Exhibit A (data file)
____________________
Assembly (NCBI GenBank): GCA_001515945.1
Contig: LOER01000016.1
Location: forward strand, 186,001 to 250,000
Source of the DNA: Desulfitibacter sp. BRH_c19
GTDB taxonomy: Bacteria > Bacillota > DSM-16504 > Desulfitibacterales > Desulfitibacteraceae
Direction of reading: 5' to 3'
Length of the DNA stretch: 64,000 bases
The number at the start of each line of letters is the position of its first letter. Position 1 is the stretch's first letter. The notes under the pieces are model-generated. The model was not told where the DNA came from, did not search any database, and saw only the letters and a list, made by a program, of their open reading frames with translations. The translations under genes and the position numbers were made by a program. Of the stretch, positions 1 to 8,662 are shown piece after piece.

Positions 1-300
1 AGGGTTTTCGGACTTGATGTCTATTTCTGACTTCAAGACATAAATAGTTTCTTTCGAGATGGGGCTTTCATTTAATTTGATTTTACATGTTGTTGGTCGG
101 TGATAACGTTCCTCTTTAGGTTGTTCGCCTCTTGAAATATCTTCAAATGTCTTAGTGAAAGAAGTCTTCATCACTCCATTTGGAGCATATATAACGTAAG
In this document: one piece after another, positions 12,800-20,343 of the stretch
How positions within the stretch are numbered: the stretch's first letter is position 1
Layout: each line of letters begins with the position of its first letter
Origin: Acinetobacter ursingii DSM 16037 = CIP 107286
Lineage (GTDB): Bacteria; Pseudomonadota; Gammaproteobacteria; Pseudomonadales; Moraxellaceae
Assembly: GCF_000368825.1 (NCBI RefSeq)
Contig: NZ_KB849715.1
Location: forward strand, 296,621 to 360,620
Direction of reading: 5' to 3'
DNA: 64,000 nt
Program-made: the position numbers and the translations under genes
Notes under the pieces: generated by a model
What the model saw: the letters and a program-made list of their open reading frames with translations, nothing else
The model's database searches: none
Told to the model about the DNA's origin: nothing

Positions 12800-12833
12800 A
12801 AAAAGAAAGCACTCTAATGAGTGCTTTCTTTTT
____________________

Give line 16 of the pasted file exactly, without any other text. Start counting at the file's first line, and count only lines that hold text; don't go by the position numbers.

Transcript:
Lineage (GTDB): Bacteria; Pseudomonadota; Gammaproteobacteria; Pseudomonadales; Moraxellaceae